Tuesday, December 06, 2011

Meaningful Abuse

As health care reform rumbles along, it has become increasingly clear that electronic health records (EHRs) are here to stay. I dare say, most of us are relatively happy that the change has come: notes are legible, information moves quickly, communication channels between doctor and patient are improved, and work flows streamlined.

Well, not always.

Take the example of the work flow required to process a simple office-based EKG:
  • Enter an order for an EKG
  • perform the EKG
  • A doctor edits, interprets and signs the computer-interpreted paper EKG
  • EKG and it's edits are loaded on the central EKG server
  • the results are electronically "signed" by the doctor on central EKG server to it can get posted as "final" on the EHR
  • A notice appears in the doctor's EHR results in-box notifying him that a new EKG result is available for review.
  • Ideally, the doctor attaches a "result note" explaining the results to the patient and the result forwarded to the patient electronically.
  • Except many patients don't use a computer
  • So the patient is called and another hand-typed electronic telephone note added to the patient's electronic health record to document that the patient was informed of the result.
All of this time, energy, effort, for a single EKG.

Now, multiple that by ten EKG's, three echos, two chest-xrays, and a partridge in a pear tree that gets ordered on our patients each day and you've just created "result bloat" for doctors.

When a single test result must be "resulted" three or more times by the attending physician because of constraints of conjoined information technologies, not only do we demonstrate meaningful use of our electronic medical records, but we also demonstrate meaningful abuse of our doctors' and support staffs' precious time.

First we saw "note bloat."

Now we're seeing "result bloat."

Washington, are you listening?



Pluripotent said...

The last question is the crux of the whole thing... "Washington, are you listening." The fact that you now need to beg Washington in order to make simple changes in workflow. Are you not a professional? Can you not make decisions for yourself? No. We have bureaucrats for that. Citizens shouldn't be allowed to think.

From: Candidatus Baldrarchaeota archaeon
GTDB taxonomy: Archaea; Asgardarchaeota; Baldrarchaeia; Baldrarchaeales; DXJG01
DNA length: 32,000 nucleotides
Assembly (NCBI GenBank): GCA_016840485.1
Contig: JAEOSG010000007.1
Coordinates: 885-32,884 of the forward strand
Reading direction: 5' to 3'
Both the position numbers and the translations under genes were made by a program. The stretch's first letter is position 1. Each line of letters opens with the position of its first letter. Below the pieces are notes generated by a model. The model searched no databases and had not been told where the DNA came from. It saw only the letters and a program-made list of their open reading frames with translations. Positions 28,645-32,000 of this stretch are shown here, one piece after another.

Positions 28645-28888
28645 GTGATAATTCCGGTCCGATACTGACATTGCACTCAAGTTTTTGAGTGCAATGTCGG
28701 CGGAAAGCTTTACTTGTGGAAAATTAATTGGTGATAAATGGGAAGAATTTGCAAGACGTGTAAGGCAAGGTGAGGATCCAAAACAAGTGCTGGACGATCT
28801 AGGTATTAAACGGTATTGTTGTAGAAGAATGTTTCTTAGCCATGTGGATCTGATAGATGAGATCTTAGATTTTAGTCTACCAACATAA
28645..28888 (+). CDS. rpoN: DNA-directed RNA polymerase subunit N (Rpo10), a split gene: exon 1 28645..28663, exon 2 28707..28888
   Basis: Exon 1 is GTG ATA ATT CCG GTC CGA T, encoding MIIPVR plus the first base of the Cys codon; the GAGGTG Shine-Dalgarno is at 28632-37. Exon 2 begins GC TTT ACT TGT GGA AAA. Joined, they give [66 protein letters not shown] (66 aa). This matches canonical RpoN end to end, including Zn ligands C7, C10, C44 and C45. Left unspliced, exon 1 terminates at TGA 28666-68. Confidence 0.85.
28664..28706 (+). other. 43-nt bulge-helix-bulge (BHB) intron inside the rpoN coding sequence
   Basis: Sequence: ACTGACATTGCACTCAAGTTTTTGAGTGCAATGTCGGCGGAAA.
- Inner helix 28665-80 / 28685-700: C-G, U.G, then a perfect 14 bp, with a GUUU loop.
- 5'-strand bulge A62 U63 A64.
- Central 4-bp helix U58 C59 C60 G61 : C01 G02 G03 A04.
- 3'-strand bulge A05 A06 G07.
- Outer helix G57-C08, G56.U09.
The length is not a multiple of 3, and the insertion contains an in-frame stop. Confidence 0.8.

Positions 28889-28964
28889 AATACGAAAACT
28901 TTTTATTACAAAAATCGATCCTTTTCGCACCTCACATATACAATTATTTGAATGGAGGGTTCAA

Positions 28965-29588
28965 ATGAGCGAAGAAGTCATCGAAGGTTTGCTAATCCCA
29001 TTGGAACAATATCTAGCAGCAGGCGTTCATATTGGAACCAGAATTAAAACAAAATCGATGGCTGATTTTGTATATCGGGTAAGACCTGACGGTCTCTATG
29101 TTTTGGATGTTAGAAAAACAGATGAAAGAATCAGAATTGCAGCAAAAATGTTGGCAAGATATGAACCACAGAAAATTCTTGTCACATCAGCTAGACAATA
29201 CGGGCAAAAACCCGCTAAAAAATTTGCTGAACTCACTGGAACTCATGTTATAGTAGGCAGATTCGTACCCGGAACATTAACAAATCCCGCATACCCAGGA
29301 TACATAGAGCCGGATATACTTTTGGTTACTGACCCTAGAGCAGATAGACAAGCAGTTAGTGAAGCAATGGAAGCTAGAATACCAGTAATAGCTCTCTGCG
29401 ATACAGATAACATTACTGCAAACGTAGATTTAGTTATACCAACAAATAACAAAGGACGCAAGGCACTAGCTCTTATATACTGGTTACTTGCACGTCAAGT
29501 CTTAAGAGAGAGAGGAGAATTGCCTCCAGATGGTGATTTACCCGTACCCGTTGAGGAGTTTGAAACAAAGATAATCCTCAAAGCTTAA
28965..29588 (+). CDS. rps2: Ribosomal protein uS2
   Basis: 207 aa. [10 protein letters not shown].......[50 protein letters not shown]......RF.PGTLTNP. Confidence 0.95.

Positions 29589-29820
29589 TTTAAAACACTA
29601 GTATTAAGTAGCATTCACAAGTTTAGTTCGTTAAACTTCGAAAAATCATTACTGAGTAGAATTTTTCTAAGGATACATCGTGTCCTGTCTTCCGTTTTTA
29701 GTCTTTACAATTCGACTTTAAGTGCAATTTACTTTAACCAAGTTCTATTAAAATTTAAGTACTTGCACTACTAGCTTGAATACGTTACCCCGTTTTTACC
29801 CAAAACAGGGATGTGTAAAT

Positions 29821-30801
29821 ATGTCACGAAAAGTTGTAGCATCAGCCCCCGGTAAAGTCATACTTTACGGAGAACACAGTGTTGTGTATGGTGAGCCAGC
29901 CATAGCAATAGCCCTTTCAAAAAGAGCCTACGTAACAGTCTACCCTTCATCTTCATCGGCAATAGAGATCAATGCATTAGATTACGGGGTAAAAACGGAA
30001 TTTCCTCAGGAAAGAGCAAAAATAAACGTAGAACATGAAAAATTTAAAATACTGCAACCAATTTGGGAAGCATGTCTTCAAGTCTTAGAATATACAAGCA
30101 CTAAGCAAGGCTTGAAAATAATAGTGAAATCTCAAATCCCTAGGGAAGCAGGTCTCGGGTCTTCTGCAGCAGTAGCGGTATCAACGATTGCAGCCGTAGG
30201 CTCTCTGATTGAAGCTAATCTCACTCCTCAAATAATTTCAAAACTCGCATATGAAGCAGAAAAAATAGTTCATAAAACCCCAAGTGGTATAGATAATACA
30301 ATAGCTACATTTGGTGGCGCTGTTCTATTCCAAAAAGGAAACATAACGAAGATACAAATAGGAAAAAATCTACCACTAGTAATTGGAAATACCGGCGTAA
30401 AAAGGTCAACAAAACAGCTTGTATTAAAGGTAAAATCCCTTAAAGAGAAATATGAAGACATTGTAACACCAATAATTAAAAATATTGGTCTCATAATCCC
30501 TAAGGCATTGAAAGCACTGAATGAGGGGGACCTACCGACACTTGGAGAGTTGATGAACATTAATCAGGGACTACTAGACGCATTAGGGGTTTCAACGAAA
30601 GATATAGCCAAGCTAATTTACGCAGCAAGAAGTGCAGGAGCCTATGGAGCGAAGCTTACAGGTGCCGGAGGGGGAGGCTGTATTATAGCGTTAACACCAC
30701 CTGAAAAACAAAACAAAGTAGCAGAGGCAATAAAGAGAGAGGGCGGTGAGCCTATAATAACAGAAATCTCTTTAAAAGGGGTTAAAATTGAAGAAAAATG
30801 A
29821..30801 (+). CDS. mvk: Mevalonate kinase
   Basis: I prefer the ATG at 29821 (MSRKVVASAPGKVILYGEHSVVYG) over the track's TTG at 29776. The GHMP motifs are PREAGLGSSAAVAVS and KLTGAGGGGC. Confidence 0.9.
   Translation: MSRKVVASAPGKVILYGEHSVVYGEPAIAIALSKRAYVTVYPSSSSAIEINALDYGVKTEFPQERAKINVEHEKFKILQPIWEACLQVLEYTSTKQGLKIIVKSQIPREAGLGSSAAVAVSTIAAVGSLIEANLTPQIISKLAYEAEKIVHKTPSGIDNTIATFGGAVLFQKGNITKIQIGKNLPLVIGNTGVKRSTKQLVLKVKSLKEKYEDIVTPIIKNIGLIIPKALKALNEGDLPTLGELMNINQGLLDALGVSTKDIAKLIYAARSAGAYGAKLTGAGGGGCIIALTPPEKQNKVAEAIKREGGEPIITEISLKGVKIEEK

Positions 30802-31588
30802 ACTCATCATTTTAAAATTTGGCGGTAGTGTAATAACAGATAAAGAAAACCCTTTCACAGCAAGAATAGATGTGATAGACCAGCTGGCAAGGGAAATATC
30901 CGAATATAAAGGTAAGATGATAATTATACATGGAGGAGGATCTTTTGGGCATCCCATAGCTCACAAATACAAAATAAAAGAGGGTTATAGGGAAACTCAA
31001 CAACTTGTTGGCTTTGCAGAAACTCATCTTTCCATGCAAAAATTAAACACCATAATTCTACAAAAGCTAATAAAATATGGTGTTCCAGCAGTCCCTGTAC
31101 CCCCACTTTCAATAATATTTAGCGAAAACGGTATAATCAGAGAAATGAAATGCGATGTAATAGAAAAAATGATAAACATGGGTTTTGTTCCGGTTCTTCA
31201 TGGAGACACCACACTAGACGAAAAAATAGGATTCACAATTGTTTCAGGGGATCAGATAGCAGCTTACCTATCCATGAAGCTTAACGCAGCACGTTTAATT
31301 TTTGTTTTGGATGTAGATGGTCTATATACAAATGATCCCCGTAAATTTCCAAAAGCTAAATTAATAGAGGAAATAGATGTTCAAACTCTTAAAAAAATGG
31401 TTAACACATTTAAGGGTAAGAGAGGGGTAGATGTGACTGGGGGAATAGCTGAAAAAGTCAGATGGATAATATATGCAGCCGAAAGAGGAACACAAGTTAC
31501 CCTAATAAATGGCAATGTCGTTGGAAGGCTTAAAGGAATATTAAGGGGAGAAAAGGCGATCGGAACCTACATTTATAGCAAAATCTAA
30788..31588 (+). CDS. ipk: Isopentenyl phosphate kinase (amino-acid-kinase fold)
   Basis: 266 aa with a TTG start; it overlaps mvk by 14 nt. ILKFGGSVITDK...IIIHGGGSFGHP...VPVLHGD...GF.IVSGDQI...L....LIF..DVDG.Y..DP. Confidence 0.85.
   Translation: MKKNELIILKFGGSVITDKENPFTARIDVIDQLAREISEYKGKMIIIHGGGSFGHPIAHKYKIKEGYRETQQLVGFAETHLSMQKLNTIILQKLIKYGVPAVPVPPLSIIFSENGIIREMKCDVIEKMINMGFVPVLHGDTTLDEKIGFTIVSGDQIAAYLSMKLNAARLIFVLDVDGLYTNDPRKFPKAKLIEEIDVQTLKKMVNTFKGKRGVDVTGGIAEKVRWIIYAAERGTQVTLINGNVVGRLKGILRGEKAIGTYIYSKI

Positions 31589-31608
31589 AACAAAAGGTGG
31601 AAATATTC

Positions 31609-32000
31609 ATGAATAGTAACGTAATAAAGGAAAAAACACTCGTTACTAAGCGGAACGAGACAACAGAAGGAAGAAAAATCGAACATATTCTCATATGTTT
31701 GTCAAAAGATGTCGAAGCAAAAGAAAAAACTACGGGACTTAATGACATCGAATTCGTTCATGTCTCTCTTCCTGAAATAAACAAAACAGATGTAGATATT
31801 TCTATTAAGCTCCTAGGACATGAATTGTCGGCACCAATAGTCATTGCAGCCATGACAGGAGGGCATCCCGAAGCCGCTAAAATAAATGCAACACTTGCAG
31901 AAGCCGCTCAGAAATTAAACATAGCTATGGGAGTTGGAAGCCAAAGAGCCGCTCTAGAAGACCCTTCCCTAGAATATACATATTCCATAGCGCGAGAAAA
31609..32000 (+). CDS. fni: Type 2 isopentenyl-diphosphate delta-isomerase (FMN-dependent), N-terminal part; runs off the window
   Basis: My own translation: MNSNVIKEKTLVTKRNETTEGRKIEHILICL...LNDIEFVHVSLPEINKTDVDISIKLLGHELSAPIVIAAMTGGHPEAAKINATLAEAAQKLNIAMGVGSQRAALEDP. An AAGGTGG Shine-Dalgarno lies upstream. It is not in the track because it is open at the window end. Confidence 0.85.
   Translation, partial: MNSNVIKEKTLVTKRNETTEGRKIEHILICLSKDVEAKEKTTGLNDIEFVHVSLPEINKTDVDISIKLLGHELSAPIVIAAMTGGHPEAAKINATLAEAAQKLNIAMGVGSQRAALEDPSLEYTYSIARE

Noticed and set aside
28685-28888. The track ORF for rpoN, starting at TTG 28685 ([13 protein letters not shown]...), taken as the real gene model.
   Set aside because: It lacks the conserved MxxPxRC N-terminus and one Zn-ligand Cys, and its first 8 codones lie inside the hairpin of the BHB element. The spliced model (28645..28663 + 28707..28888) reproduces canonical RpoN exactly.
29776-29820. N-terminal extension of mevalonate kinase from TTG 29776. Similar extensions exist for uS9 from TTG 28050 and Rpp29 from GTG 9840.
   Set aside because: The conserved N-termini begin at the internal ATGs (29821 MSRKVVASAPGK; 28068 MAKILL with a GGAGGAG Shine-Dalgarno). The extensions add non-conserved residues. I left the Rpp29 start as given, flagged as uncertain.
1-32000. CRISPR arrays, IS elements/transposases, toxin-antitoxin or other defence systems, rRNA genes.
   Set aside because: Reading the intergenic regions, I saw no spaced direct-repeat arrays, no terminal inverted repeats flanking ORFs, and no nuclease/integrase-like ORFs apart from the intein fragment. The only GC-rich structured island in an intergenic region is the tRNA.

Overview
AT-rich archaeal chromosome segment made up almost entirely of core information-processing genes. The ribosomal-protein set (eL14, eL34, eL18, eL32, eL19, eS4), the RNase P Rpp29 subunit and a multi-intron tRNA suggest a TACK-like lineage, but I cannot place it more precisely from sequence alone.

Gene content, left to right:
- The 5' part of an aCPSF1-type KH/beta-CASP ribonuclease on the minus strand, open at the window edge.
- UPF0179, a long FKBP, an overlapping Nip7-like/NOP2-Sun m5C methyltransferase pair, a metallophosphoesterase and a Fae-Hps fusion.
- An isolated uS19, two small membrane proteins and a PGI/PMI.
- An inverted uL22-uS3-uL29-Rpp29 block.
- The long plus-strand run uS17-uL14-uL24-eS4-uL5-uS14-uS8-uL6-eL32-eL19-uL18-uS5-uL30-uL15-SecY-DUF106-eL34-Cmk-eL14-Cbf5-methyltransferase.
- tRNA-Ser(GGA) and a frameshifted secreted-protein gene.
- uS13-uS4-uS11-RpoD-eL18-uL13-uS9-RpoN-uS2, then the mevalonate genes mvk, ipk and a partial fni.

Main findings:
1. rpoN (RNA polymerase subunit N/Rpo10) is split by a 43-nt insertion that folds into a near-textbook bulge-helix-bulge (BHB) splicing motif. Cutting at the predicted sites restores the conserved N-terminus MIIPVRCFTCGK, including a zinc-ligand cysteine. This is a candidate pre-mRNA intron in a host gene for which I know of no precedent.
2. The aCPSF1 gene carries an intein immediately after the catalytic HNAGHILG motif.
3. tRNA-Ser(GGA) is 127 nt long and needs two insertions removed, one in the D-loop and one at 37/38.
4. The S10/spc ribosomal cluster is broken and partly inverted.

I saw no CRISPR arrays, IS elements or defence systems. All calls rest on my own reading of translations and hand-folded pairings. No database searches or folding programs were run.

Anonymous said...

I need an "efficiency expert". I suspect a couple of those steps are done in a nano second by the computer. And I suggest that a time study comparison be done between the old "manual" way and the new digital way with an additional step which will give us a better understanding. Include a step when the patient comes back in 3 years suffering some discomfort and you need to do another EKG and compare those results to the one done 3 years ago. I bet there is a big time savings at that point.

Tim Hulsey, MD said...

Anonymous said, "...I suggest that a time study comparison..." You might want to update what you think doctors do. We see and treat patients. There is more demand on our time by patients than ever before. Eye-to-eye with patients is our playing field. That's the only time study for which I have time. You do a time study on how much time I waste searching a 4 page EMR generated referral note to find the one paragraph that is pertinent! Just one more thing to decrease the available eye-to-eye time. For you efficiency experts' information, the diagnosis is made most frequently by taking a history. That means listening to the patient and asking appropriate, probing questions to extract more information, while interpreting not only the patient's answers, but also interpreting the patient's reactions and facial expressions. At this point, that requires the computational prowess of the human (doctor's) mind AND time!
Efficiency expert! I'll leave that to the MPHs and MPPs and the rest of you who think practicing medicine is so cut and dried. Walk a mile in my shoes. You'll have a lot of miles to choose from in 37 years, and you might learn something along the way.

Anonymous said...

EPIC (the system used) are you listening.. This is not primarily a Washington problem. What would you think is the ideal way to do this? Come up with the best idea and it should be implementable... The banking and airline industries would not accept this program. The level of proprietary ownership of the program blocks improvement and innovation.